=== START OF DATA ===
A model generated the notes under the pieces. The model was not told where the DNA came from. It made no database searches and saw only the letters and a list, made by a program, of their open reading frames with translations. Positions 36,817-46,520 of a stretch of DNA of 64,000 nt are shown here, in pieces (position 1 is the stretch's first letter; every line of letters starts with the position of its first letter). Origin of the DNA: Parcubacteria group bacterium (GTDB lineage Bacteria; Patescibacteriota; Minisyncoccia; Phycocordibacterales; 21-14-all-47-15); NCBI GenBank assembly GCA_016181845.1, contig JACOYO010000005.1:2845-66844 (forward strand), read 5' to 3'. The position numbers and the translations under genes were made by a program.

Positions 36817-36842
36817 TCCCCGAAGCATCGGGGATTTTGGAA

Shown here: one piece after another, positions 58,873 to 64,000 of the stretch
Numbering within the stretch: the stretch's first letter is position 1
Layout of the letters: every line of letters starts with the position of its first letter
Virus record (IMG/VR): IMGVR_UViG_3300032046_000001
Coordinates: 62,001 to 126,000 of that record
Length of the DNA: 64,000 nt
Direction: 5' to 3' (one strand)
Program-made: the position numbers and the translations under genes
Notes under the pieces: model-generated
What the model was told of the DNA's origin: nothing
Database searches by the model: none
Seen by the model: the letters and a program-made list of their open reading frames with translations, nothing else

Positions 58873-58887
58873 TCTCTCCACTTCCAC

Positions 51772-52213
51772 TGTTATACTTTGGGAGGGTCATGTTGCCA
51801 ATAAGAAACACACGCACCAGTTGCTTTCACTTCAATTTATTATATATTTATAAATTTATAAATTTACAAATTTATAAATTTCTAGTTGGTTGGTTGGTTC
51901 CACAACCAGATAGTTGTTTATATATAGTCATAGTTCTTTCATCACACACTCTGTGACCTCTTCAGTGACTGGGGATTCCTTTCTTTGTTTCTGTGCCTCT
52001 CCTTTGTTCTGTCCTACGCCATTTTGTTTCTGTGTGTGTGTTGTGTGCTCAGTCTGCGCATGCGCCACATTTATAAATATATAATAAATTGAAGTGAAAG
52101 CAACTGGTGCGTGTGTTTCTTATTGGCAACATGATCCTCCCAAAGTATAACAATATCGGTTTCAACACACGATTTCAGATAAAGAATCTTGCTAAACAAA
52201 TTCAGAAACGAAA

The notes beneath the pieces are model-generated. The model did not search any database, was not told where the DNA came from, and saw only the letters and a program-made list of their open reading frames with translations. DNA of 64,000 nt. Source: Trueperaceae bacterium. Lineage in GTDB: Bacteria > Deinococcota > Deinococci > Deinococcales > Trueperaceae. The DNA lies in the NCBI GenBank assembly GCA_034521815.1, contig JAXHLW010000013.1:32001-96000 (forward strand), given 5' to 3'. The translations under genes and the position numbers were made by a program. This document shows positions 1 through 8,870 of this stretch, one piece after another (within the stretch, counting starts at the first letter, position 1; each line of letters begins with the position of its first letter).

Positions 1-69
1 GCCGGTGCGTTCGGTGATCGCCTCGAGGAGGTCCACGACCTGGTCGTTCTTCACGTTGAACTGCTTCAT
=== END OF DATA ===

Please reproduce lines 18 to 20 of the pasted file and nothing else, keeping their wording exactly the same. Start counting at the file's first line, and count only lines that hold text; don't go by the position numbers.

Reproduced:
Positions 51772-52213
51772 TGTTATACTTTGGGAGGGTCATGTTGCCA
51801 ATAAGAAACACACGCACCAGTTGCTTTCACTTCAATTTATTATATATTTATAAATTTATAAATTTACAAATTTATAAATTTCTAGTTGGTTGGTTGGTTC